There are a couple of things that you can
do to prevent or minimize bruising after an injury. First, try a cold
compress. Put ice in a plastic bag, wrap the bag in a towel (applying
the ice directly to the skin can cause frostbite), and place it on the
injured area. Commercial ice packs are also available, but a bag of frozen
peas makes an excellent substitute. It molds to the shape of the injured
area and can then be re-frozen and used again (but don't eat them!!).
The cold reduces the blood flow to the area and therefore limits bleeding
into the skin and reduces the size of the bruise. The cold also decreases
the inflammation in the area of the injury and limits swelling in this
way as well. If possible, elevate the area above the level of the heart.
The lower an extremity is below the heart, the more blood will flow to
the area and increase the bleeding and swelling.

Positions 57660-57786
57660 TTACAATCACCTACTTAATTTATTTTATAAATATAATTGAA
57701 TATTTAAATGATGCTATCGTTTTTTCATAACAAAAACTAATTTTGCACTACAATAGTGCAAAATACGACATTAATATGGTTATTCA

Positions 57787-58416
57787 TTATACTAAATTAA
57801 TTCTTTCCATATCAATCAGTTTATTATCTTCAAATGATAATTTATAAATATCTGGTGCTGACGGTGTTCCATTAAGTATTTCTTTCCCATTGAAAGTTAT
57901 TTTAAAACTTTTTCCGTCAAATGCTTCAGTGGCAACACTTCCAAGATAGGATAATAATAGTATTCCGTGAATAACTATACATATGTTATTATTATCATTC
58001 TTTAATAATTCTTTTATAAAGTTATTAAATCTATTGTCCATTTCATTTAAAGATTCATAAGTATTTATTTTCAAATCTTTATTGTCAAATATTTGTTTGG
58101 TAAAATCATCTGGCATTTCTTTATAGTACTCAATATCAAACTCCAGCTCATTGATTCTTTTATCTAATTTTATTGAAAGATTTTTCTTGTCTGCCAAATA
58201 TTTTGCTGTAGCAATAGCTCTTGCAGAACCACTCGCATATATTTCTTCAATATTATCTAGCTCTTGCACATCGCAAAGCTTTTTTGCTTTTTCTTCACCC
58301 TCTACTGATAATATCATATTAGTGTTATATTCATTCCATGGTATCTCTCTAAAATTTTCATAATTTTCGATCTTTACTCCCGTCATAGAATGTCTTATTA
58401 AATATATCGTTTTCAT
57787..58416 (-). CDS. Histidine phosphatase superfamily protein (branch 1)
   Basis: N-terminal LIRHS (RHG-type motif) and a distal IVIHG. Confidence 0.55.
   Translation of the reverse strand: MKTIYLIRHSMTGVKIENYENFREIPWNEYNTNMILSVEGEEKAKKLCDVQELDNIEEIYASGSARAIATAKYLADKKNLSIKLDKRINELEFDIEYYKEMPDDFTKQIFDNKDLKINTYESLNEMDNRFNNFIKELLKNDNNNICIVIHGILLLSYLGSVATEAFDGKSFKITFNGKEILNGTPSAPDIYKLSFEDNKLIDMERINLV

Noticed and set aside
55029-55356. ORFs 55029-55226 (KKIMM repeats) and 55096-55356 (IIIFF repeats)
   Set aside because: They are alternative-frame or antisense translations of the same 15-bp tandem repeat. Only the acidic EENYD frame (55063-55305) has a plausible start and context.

Finally, pressure applied to the area (by
hand, not with tourniquets) can reduce bleeding .
People who take medicines that reduce clotting
("blood thinners") or have clotting abnormalities should seek
the advice of a physician or other health care provider immediately, as
should the elderly or those who have experienced significantly severe
What if the bruise doesn't
get better or the area stays swollen?
On occasion, instead of going away, the area
of a bruise will become firm and may actually start increasing in size.
It may also continue to be painful. There are two major causes for this.
First, if a large collection of blood is formed under the skin or in the
muscle, instead of trying to clean up the area, the body may wall the
blood off causing what is called a hematoma. A hematoma is nothing more
than a small pool of blood that is walled off. This may need to be drained
by your health care practitioner.